1893. Tho Morse was commenced In 1894, but
remained uncompleted until 1899, pending additional
experiments with the Gymnote and tho
Zede. in that year tho construction of submarines
was actively commenced, ton being |
launched in 1901.
All London Is talking about the startling exhibitions
of speed given by a little boat ou tho
Thames and at Bournemouth. The boat was seen
racing up and down the river at what seemed a
terrlflr speed, darting along by leaps and bounds,
1nnt as a shark rluiHen a tlsh urml.l I ru' tietweon
wind and water. The JmprosBlon Bho left wan !
not so much that of power, for sho wiw Buch a
nilto of ii thing, only 2G foot long, n? of vicious
and desperate energy. Crowds of people gathered
along tho embankment to watch her, wondering
whence in her tiny body this overpowering
energy could come.
It hn.s since been divulged that she is tho Miranda
IV., tho latest experiment in skim boats,
or, as they are called technically, hydroplanes,
by the veteran Knglish inventor, Sir John Thornycroft.
Compared with anything near her size, tho
Miranda IV. is certainly the fastest craft atloat.
Her exact speed is not known, but she has several
times done well over 31 knots an hour, and
has decisively beaten the Columbine at llourne*
mouth, the only other craft which could lay
claim to a record In her class. Hut It Is not only
for this terrific speed that the Miranda IV. Ib
remarkable. Kho Is the most seaworthy craft of
her size that has been constructed.
DES UP LIKE A ROCKET I
COMES DOWN LIKE A STICK 1
ETEORIC CAREER OF MAY
VOHE, ONCE THE SENSATION
OF TV/O CONTINENTS.
Ban Francisco.?Formerly the wife /
a lord and the talk of two contl- ^
autB, now destitute not only of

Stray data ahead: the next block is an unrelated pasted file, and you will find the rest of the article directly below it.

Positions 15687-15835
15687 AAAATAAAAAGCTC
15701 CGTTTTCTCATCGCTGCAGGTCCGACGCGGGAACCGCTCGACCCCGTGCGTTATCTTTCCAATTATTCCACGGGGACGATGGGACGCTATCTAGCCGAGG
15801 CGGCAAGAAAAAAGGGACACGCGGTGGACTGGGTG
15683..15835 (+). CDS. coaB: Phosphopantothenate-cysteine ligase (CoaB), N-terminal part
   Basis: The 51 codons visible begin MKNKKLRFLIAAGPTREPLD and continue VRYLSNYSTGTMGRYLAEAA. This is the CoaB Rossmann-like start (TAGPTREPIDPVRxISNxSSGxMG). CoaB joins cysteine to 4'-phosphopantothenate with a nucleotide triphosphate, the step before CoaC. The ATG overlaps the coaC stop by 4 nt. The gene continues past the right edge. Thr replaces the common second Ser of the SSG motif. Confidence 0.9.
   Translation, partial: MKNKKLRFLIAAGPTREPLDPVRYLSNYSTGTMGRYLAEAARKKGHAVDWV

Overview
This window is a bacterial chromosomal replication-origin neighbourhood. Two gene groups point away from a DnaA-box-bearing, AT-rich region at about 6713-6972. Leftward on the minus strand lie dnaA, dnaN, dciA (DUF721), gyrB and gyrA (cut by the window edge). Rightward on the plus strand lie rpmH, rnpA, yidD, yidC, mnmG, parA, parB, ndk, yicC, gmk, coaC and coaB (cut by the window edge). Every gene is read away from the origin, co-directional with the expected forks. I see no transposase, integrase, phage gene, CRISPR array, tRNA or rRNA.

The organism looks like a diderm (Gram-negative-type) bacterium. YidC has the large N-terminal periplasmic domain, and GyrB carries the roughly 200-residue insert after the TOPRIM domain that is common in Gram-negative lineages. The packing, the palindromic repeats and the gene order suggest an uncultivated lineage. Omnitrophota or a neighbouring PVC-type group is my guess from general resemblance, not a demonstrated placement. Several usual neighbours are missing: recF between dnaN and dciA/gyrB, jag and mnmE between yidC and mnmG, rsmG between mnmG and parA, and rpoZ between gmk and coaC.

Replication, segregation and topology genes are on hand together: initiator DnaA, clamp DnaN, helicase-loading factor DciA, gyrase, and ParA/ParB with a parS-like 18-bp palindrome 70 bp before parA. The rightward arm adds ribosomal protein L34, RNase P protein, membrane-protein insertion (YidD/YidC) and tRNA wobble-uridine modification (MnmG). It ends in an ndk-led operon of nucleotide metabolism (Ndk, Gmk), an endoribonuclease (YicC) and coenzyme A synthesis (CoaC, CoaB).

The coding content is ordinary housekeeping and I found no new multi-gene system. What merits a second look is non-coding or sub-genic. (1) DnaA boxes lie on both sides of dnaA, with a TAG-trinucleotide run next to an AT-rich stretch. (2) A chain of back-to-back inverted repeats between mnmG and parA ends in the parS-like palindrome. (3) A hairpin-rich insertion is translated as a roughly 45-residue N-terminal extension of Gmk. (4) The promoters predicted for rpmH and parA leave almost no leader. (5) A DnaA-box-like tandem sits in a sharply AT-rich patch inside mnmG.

oney but of reputation, May Yohe
es In a hoBpltal hero at death's door. 1!
eath from paralysis, the doctors In
large say, 1b only a matter of a
lort while, and thon for all that la
lortal of May Yohe a grave In Pot- 6
No straugor life Btory haB ever been
)ld than that of this one-time Idolized
tago favorite. Horn near San FranIsco,
as a child her beautiful volco
a8 greatly admired, but no one who
aw her pretty face In tho church
rlioir dreamed that her actions, senRational
and unwomanly, would at one
tlino engage the attention of virtually
the entire world.
When she was very, very young?
that is young from the point of view
taken to New York?city of her
dreams?to "go on the stage." Sho
made a tremendous lilt In New York,
and duplicated it In London. Society
(locked to hear her sing and play
boys' parts?a favorite role. Sho was
pronounced by all to be "stunning."
At the bight of her success sho met
Lord Francis Hope, lie became Infauated
In a twinkling. His mother,
the Duchess of Newcastle*, had left
him a large fortune, and ho stood to
Inherit the dukedom should his elder
brother, tlio Duke of Nowcastlo, dio
without a son. Young Lord Francis
spoilt thousands of dollars In financing
May Yoho In now plays, and showered
more than ? 10,000 worth of Jewels
upon her. Finally ho proposed marriage,
and was accepted. They worn
married In is;i:;. The llopo family
was furious, but Lord Francis de- j
dared it was his own affair and that
he would b ook no interference.
May Yoho had been Lady Francis
Hope for seven years. Meanwhile
l'utnam Hradlec Strong, son of former
Mayor \\ illiain Strong, of New York,
returned from the Philippines, whero
lit) served In the gallant Sixty-ninth j
Now York Regiment Lady Francis
Hope was In San Francisco, still on ]
tlio stage fin.l nt the 1u?IkI>t #rf>f her j
beauty. Lord Hope had gono back to i
Knglmul. Captain Strong and Lady '
Tlio hoy captain was smitten with
the charms of the actress. They were
seen together everywhere. Then camo
a scandal that shocked two continents.
\Tnv Yoho flnnc cvervthlntr to
' ' " ' " I
wind?her title, position on thn stage,
her career, her husband. Sho run
away with Strong. As for Strong, his
sacrifice was as groat. Ho lost, his
social position, tho affection of his
family, and had to give up his com*
nilsslon In tho army. In tho meantime,